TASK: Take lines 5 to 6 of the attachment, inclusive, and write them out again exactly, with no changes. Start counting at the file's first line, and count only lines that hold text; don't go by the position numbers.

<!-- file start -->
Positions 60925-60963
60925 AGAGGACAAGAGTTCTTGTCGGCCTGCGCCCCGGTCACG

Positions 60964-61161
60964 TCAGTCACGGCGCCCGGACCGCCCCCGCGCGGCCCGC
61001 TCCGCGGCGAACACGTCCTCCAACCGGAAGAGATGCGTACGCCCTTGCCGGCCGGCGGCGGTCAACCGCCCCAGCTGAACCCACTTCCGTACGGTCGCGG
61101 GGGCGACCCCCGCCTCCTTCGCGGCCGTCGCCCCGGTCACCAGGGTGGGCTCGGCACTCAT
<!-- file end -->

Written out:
61001 TCCGCGGCGAACACGTCCTCCAACCGGAAGAGATGCGTACGCCCTTGCCGGCCGGCGGCGGTCAACCGCCCCAGCTGAACCCACTTCCGTACGGTCGCGG
61101 GGGCGACCCCCGCCTCCTTCGCGGCCGTCGCCCCGGTCACCAGGGTGGGCTCGGCACTCAT